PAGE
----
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Summary

  1. Sterling dips after retail sales decline
  2. Markets look ahead to French election
  3. UK 'heading for first day without coal power'
  4. Trump orders steel investigation
  5. Get in touch: bizlivepage@bbc.co.uk

Live Reporting

By Dearbail Jordan

All times stated are UK

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  1. Post update

    That's it for another week on the livepage. We return at 6am on Monday. 

    Have a good weekend all.

  2. Wall Street closes slightly lower

    Wall Street's main markets fell slightly on Friday on mixed earnings and cautious investor sentiment ahead of the French presidential election this weekend.

    With polls in France showing a tight contest ahead of Sunday's first round of voting and the chance of a run-off between two anti-eurozone candidates, "nobody wants to take any new position," said Karl Haeling, of LBBW. 

    The Dow Jones dropped 0.2% to 20,547.55 points, while the broad-based S&P 500 shed 0.3% to 2,348.70. The Nasdaq Composite lost 0.1% at 5,910.52.

    General Electric fell 2.4% as it reported $619m in profits in the first quarter of the year, up from a $61m loss in the same period a year ago.

    Honeywell International jumped 2.7% as first-quarter earnings came in above analyst expectations. 

    But Mattel slumped 13.6% after reporting a $113.2m loss in the first quarter, saying sales were damaged by a glut of toys after the holiday period. 

  3. Greece: inching towards more debt relief

    The International Monetary Fund has praised Greece's fiscal over-performance in 2016, but said it still needed clarification from eurozone governments on what debt relief Athens could expect before joining the latest Greek bailout.

    Greek statistics office data showed on Friday that the country far exceeded its international lenders' budget demands, with a primary surplus of 3.9% of GDP last year.

    "The number... is well above what we have been projecting, what anybody has been projecting," said Paul Thomsen, the head of the IMF's European department.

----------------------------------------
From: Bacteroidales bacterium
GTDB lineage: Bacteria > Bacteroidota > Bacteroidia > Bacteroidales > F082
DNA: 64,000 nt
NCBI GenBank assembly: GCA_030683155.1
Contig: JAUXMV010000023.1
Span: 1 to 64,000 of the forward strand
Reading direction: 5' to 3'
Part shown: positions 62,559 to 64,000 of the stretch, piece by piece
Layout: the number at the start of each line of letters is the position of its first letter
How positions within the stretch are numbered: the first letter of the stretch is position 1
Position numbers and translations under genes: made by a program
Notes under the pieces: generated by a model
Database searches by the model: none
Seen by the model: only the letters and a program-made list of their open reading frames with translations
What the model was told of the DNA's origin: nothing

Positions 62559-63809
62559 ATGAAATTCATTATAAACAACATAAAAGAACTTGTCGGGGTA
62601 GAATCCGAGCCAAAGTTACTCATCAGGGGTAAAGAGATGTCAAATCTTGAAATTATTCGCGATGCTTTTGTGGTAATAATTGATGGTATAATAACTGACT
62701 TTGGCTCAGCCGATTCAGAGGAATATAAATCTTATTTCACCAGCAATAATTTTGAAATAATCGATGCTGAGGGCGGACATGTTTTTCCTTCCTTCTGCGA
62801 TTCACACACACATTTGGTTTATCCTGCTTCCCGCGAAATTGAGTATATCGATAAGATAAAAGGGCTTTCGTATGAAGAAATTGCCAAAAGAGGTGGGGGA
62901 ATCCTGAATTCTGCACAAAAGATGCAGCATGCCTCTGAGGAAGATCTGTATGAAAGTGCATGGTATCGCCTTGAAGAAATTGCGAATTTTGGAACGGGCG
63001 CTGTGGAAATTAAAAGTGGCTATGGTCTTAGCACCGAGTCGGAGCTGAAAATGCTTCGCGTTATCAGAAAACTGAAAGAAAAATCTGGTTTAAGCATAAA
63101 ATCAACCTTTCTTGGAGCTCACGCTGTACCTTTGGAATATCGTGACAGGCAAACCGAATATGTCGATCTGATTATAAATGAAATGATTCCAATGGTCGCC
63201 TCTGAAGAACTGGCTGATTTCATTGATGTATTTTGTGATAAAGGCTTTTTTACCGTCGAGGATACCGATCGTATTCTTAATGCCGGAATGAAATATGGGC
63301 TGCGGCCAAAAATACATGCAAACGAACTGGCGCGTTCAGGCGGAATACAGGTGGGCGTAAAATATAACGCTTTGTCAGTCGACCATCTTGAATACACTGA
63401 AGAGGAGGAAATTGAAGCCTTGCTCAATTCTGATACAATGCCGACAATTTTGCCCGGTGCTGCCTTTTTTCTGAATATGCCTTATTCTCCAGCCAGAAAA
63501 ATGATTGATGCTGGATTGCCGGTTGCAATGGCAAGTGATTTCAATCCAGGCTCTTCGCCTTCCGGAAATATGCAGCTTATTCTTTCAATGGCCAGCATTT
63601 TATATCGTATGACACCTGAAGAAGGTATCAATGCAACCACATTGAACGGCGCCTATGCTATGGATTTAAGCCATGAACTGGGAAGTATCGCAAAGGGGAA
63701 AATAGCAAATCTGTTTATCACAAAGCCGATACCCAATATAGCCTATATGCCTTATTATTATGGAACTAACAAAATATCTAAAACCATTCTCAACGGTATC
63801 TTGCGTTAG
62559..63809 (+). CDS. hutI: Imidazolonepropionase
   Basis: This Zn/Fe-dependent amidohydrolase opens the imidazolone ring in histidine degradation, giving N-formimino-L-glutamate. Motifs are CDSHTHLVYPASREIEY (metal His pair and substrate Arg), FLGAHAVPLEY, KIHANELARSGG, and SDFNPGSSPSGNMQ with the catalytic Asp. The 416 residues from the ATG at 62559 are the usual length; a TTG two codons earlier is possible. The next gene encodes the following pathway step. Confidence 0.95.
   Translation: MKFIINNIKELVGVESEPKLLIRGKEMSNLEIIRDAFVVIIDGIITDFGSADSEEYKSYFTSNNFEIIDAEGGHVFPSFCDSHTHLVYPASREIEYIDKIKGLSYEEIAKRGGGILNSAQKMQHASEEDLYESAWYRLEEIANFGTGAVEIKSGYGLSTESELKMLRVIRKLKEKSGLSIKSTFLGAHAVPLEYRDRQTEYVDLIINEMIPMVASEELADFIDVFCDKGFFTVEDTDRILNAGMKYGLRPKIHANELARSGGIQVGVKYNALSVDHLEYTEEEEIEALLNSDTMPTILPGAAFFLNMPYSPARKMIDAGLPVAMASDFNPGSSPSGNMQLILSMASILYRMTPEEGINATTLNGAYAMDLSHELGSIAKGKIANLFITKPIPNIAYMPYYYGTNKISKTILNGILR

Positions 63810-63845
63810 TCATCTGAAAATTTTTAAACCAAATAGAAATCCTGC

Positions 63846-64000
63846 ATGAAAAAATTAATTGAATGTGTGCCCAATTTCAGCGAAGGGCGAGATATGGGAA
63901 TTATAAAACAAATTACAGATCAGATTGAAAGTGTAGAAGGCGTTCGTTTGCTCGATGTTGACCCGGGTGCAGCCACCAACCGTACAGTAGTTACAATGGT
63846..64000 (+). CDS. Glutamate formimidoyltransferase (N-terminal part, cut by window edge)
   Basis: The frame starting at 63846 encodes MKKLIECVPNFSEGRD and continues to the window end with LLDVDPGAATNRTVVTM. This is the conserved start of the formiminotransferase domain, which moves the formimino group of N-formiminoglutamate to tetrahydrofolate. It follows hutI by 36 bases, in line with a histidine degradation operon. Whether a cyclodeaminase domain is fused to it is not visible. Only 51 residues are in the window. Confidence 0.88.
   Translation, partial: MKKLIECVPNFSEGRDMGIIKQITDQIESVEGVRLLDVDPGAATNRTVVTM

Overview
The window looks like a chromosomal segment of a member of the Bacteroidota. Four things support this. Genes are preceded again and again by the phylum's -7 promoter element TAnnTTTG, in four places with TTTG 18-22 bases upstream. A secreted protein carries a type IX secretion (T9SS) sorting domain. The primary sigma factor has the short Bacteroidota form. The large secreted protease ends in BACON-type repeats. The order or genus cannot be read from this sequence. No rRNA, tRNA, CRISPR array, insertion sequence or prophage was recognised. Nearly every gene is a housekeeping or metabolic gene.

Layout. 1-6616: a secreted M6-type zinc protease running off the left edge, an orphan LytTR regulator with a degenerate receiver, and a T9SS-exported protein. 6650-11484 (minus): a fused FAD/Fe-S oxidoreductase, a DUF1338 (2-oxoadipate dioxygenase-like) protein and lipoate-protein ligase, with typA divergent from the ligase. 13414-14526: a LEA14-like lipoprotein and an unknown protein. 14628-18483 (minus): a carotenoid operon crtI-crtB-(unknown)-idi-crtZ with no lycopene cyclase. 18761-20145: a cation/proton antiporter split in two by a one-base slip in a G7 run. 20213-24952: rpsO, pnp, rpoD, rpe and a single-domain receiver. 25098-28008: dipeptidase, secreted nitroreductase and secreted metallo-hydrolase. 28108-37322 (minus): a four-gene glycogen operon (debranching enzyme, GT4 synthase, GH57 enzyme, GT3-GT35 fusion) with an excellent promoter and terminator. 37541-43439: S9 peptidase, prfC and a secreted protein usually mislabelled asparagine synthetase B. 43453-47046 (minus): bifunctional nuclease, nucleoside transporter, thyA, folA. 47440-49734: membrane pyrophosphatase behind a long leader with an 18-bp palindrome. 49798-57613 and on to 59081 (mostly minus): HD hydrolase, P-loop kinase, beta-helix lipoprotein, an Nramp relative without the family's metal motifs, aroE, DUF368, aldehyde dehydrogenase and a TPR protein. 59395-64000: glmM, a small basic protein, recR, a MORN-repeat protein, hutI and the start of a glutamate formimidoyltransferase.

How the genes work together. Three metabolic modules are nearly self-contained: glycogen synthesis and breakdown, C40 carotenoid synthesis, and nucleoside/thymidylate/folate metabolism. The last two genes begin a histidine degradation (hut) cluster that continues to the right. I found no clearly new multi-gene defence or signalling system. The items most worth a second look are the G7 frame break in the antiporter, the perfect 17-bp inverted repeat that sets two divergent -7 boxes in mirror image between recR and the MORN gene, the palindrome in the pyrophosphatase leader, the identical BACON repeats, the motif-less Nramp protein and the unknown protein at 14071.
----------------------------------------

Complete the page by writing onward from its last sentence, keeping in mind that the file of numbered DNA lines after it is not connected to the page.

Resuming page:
Greece is on its third international bailout since 2010, but it has to pass reviews of reforms demanded by the lenders in exchange for new cheap loans.  

  4. Trump signs order to simplify tax

    President Donald Trump has promised some "very, very major changes" to US taxes.

    He has signed three new presidential directives "to further protect our workers and our taxpayers", the first of which centres on tax simplification.

    The other two directives cover reviews of financial regulations introduced in the wake of the financial crisis.

    He said today's action "is really the beginning of a whole new way of life that this country hasn't seen in really many, many years. I want to thank you and I want to God bless America".

    The President is set to announce his tax cut plan next week as he heads towards his 100th day in office on 29 April.

  5. Markets 'nervous' ahead of French election

    French presidential hopefuls

    France will hold the first round of voting in its presidential election on Sunday - and the stock markets are jittery.

    Joe Saluzzi, co-manager of trading at Themis Trading, tells Reuters: "After Brexit everyone has to be concerned.

    "People are not going to trade if they are nervous nowadays - there is a little nervousness, a lot of uncertainty, so let's wait and see." 

  6. US denies ExxonMobil a waiver to resume Russian drilling